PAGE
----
Archive for December 17th, 2006

iPhone uses Windows CE

Gizmodo played a nice semi-prank to its readers, telling them that the iPhone will be released Monday. It did get released Monday, but by Cisco/Linksys, not Apple (Linksys owns the trademark for the word “iPhone”). It’s just a suite of VoIP phones and hardware, just like their previous ones. The big surprise is not there though, it’s the fact that these VoIP phones run Windows CE and I have already blogged about them last May. This is an ugly-ass interface Linksys has coded on top of the Windows CE kernel and services (no Microsoft UI is used, they re-coded everything). I mean, it’s one thing getting served with a Linksys phone instead of an Apple one, but introducing such a poorly designed UI is another matter altogether. It’s a disservice to both Microsoft and Apple.

The Google Phone

The Observer revealed yesterday that Google is working on a phone. This didn’t really surprise me because it makes sense for Google to release a phone: they have a lot of services that would be useful on the go. I would welcome a phone that can do Gmail, RSS, social networking, gtalk A/V, youtube, office format reader, picasa web album uploading and management, gcal, gmaps etc.

The important thing to remember here is that when you do a change with the Google Phone on one of the services, the change is also visible when you later login to Google with your desktop PC. In other words, your phone is always synchronized with your desktop, and this is something that no other phone offers, not even the Blackberry. The phone could be seen as an extension of Google’s always-ON service that they are preparing through their desktop Linux-based Google OS.

There is one more important thing to remember about the Google Phone: Google will try to give it away for free. Just a few weeks ago a Google exec said that in 1-2 years phones will be so cheap to manufacture that companies can give them away for free (and then get the money back via ads — Google is a big ad company in reality, don’t get fooled by their geekness). This leads me to believe that Google will try to indeed give away their phone, but if my (speculative, based on the Google services’ needs) specifications are to come true, this will cost dearly to Google, about $100 per device: Linux open source base which immediately translates to at least 200 Mhz CPU with 64 MBs of RAM, 64MBs overall storage (about 25 MBs free), miniSD slot, GPS, 1.3 MP camera (cameras are the most expensive parts of phones today), 2.5″ LCD 320×240 landscape (no touchscreen), qwerty keyboard (a’la Treo), Bluetooth 1.2, WiFi (for use with the Google WiFi service too), quadband GSM and EDGE.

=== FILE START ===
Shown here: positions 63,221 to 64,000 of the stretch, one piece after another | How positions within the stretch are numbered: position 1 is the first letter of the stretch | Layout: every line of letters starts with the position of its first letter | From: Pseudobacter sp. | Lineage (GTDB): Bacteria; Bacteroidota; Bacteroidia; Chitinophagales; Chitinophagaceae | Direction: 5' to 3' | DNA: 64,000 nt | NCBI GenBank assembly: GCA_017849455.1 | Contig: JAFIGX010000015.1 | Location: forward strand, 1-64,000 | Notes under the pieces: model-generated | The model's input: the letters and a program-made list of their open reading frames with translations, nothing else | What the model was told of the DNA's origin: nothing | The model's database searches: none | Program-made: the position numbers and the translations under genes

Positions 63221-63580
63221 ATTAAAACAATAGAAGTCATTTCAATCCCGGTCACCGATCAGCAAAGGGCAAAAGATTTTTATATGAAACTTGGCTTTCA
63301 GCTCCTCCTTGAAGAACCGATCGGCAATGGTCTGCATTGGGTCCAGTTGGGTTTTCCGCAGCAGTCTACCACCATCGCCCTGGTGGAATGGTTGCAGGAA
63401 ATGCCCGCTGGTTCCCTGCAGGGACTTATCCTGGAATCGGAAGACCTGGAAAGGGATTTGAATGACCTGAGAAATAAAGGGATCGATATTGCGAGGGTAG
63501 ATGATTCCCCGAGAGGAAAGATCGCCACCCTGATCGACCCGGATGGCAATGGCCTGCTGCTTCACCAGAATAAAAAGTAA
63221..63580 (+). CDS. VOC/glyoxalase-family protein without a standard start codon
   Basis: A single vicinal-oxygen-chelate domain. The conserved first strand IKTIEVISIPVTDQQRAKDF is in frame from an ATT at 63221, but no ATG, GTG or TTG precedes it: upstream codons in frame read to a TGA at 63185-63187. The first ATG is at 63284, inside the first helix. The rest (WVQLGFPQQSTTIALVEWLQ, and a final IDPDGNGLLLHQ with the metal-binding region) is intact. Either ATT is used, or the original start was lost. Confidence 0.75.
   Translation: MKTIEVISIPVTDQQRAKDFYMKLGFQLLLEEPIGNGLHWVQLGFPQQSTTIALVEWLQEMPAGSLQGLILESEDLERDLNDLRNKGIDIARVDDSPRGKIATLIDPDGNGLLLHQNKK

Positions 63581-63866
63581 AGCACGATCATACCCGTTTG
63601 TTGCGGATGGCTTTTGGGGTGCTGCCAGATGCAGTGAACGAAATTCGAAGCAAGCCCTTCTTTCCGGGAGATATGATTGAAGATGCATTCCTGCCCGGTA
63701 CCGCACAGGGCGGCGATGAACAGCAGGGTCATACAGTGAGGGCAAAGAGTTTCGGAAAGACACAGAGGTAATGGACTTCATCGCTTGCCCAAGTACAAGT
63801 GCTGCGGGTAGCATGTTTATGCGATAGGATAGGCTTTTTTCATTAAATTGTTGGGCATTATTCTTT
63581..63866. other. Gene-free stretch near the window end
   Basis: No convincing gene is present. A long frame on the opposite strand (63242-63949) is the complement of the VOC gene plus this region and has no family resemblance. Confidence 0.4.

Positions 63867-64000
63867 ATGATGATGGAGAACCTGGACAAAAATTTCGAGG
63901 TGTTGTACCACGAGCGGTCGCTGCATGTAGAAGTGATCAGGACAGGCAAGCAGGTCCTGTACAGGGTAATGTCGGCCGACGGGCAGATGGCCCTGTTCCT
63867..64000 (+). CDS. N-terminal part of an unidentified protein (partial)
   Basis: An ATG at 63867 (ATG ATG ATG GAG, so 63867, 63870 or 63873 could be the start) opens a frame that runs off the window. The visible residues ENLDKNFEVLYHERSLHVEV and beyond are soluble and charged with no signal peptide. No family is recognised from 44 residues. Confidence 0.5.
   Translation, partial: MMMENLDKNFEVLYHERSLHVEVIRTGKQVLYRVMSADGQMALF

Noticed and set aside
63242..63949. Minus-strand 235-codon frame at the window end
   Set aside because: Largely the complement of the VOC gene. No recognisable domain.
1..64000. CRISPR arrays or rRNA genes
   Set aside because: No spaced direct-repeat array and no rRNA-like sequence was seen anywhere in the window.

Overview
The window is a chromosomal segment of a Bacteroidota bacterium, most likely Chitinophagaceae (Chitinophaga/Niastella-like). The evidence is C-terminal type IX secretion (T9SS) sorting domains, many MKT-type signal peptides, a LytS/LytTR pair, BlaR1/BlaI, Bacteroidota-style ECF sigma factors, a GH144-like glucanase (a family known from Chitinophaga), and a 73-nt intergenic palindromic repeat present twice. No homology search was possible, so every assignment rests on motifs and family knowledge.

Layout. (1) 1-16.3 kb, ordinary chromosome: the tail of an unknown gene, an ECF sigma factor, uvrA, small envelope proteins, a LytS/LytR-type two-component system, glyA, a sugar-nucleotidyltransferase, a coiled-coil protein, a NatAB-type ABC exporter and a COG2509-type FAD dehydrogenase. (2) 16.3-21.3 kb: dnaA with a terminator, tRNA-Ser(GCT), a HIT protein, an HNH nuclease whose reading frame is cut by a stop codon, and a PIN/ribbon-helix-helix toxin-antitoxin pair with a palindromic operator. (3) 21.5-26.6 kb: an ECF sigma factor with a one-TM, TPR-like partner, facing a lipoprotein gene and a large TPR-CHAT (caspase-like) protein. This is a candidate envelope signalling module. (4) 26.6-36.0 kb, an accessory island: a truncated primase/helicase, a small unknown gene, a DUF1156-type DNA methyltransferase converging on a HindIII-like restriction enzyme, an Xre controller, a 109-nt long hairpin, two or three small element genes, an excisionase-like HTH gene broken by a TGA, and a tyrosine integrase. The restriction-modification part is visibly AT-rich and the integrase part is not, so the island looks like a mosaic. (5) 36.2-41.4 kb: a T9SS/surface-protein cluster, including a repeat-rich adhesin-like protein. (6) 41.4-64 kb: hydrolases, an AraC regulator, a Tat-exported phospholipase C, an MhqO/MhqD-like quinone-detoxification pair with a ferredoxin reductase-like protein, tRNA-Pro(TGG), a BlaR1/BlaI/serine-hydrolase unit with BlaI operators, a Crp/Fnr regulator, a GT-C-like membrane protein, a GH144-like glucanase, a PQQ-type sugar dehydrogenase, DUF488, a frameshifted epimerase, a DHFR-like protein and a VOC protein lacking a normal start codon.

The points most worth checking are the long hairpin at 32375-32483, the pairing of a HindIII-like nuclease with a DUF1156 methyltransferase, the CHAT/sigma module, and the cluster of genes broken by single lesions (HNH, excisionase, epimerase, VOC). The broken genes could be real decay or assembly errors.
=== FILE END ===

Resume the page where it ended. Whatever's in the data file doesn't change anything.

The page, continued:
I believe that EDGE class 12 is enough to work “online all the time” with Google’s services and even to download mp4 thumbnail-size YouTube videos (EDGE varries between 7 and 16 KB/sec in reality, depending how far you are from a GSM tower). The 2.5″ landscape screen and keyboard is making the phone bigger than existing feature phones, but on par or even smaller than most keyboard-based smartphones. In fact, the phone doesn’t have to be bigger than an iPod Video is today. Look at this iPod Video picture: it has a 2.5″ landscape QVGA screen too and there is enough space for a keyboard and directional pad/softkeys. This enclosure wouldn’t make a too large Google Phone — for what the hardware can do it is a good compromise.

Google will have to work extra hard to compete with Apple’s music player and iTunes Video store for their own iPhone. Many users might choose Apple’s “life is a party” media phone approach rather than Google’s “life is work” services phone approach. Anyways, 2008 is going to be interesting if this Google Phone is ever released…

On other mobility news, I am awaiting two new phones this month for a review: the Motorola L7 and the LG U8500. Hopefully, this LG model has the latest Obigo browser in it (not like the stupid LG Chocolate GSM that I got last month that had an Obigo version from 2004).


I was watching a Poker player saying that he was injured seriously during an encierro. Kinda reminded me an old thought I had that this must be one of the worst traditions a countries could have (although spectacular and an adrenaline buster).

Who am I to question a 500-year old tradition, right? Well, regardless, I still have the opinion that this is a tradition that must eclipse. It’s simply too dangerous. It’s not a question IF someone will get injured or die, but how many they will each year. This is one tradition where people should not be free to choose to participate, by law.

Then again, that’s Darwin in action for ya.